a hot cylinder wall. You have been driving around with hot spots
    throughout the
    engine all summer, you probably shot your head gasket, and you have coolant
    leaking into the cylinders. You need to run a compression check on the
    cylinders, which is impossible now since you can't get the engine warmed up.
    And you can't check for a coolant leak because the normal way for this is
    to fill it with coolant, run it for a week, and see if the coolant level
    keeps
    going down. Head gasket leaks don't always contaminate the oil.

    I wouldn't give much hope of getting it started unless you tear down the
    engine, check and probably replace the timing chain or belt, and replace
    the head and intake manifold gaskets, and fix the radiator. And check
    for head/block warpage and cylinder dimensions while your doing that.
    Flushing the cooling system would certainly be a good thing to do also.
    Then after all that, check for spark and check ignition timing.

    Any newbies reading this - take a lesson, this is exactly why you don't putz
    around with a coolant leak, and this is what happens when
    you let it go. Small hole in the rad, indeed! What were you thinking, man!

    Ted
    ..
     
    Ted Mittelstaedt, Dec 6, 2005
    #2
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  3. creepycarrie

    creepycarrie Guest

    Hi Ted, thanx for your input. Hmmm...well what I was thinking was that as
    long as I topped up the rad and the car never overheated that it would be
    ok. This is my first "computerized" car. I've always had 70's Chevy's,
    and the rad was never really an issue as long as the car didn't overheat,
    so I didn't think it would matter...SIGH...wish they would bring the old
    carb systems back. Thanx again.
     
    creepycarrie, Dec 6, 2005
    #3
  4. "creepycarrie" <> wrote in message
    news:...
    > Hi Ted, thanx for your input. Hmmm...well what I was thinking was that as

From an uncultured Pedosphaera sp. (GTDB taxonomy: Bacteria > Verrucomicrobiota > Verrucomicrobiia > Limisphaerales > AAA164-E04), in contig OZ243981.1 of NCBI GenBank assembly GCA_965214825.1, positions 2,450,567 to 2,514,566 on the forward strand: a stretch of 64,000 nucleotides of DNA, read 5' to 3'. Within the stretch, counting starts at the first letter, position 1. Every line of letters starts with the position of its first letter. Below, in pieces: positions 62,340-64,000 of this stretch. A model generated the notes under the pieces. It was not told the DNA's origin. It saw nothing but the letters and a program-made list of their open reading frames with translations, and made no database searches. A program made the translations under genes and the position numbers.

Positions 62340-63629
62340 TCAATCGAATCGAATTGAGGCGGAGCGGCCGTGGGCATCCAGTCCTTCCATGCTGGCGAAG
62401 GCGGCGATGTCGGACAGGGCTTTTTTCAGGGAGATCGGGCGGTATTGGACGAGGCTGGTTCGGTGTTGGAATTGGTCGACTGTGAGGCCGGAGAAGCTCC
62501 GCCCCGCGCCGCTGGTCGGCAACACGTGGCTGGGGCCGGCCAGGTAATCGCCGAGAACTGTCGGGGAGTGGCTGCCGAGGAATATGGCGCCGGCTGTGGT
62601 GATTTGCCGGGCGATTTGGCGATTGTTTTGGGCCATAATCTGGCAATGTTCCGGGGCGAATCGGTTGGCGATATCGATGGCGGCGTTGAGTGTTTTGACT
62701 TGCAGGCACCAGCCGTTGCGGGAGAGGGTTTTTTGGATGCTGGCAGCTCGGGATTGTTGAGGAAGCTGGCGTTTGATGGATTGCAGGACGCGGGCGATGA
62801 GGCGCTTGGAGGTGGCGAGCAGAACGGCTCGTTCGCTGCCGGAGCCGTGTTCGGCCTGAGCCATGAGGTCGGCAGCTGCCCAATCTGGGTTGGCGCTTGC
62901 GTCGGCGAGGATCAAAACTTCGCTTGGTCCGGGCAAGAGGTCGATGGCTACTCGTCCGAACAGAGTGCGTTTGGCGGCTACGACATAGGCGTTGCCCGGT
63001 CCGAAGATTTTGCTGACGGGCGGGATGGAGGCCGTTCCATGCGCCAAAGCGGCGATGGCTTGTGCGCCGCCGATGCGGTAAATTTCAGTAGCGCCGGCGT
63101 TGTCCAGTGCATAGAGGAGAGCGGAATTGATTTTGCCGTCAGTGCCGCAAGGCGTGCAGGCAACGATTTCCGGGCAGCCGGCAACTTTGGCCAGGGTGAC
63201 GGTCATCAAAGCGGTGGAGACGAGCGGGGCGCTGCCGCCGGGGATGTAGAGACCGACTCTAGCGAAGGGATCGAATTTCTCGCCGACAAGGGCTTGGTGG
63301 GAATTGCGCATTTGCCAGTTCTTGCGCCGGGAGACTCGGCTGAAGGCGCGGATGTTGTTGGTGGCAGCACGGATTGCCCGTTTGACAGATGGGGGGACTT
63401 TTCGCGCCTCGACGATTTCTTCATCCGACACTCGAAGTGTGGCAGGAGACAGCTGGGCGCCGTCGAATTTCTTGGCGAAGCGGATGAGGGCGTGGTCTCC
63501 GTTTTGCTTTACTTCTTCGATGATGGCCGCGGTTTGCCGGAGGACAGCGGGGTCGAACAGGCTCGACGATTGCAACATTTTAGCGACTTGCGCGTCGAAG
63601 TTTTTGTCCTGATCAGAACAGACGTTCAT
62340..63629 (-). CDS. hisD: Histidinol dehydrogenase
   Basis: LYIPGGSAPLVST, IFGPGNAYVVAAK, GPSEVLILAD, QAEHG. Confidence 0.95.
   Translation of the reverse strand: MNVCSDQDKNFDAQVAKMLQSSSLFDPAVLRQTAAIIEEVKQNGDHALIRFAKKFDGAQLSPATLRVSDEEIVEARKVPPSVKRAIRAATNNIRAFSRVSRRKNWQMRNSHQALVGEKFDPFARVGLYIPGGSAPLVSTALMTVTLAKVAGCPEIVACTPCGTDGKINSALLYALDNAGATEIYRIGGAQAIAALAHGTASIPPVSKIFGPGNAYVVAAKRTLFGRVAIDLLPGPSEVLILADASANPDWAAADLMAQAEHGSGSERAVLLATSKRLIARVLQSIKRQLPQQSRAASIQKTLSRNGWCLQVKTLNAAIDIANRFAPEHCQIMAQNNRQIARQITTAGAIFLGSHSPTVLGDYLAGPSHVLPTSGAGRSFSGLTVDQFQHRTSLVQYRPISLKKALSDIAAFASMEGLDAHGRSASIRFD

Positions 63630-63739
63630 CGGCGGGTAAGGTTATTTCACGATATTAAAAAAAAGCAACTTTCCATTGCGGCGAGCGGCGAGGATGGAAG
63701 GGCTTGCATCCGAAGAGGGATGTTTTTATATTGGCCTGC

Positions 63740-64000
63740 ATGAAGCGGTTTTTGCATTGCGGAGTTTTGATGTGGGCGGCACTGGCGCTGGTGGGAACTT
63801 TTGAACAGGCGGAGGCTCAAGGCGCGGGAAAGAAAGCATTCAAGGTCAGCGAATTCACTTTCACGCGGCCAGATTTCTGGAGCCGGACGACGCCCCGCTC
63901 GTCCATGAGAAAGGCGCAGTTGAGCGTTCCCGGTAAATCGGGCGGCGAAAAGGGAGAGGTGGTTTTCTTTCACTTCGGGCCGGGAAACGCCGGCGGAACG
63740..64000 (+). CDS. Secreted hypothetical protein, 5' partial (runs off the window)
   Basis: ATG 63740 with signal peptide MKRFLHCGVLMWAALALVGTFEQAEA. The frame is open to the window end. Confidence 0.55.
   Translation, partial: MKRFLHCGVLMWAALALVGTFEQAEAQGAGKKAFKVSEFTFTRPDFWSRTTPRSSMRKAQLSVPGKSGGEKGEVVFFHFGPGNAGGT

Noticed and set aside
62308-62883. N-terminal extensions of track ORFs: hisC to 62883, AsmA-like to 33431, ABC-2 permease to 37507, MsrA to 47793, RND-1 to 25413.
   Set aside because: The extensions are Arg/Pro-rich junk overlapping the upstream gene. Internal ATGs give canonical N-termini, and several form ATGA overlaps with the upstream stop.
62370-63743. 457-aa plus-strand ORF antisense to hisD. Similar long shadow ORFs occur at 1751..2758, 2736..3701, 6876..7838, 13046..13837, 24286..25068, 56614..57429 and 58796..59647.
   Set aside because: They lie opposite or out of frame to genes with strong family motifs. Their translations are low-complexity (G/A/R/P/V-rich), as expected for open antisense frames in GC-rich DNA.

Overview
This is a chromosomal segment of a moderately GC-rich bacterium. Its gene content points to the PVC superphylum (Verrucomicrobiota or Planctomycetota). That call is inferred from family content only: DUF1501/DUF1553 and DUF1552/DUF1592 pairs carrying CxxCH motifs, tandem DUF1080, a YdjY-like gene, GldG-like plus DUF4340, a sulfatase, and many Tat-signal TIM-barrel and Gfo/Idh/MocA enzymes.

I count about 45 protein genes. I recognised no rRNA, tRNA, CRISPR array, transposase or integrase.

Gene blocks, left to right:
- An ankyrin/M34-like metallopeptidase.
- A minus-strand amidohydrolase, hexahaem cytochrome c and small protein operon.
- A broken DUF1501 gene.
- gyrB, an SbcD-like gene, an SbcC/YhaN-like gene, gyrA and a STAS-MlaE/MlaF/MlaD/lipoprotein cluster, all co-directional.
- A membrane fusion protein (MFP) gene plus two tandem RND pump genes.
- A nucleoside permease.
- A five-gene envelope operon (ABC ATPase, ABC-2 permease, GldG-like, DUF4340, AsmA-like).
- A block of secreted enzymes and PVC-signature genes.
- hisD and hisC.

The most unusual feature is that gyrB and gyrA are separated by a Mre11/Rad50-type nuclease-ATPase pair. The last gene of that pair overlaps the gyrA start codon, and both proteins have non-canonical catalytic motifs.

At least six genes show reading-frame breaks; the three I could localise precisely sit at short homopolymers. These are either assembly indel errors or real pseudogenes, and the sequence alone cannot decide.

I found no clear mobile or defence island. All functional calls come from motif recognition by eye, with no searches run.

> long as I topped up the rad and the car never overheated that it would be
    > ok. This is my first "computerized" car. I've always had 70's Chevy's,
    > and the rad was never really an issue as long as the car didn't overheat,
    > so I didn't think it would matter...SIGH...wish they would bring the old
    > carb systems back. Thanx again.
    >


    It most likely has nothing to do with the carb system. As I said by running
    the cooling system with a hole in it for so long you were not letting the
    coolant pressurize, which means hot spots, and most likely a failed head
    gasket. The exact same thing would happen with a carbureted car, even
    a 70's Chevy, although a chevy small block has a larger head gasket, and
    so would take longer to burn up.

    You think it's a fuel system problem because the cylinders aren't firing,
    so your concluding the mixture is wrong. But most likely the mixture
    is fine and it's contaminated with water, plus you have no compression.

    I own a 68 Torino with Ford small block 302 in it and years ago when
    it overheated on me, and the asbestos-backed head gasket on it failed, it
    "chugged violently" too.

    I think you know what you did and you know what you have to do to
    fix it but it's freezing cold winter out and you are grasping at straws
    hoping
    that it's some easy and quick fix. I hate to snow on your parade, but
    as I said most likely when you tear everything down and fix the leak and
    such, most of the check engine codes will go away.

    Remember - the computer is solid-state and is way, way more reliable
    than anything mechanical. Electric motors, and even sensors, those will
    fail
    long before the computer.

    Ted
     
    Ted Mittelstaedt, Dec 7, 2005
    #4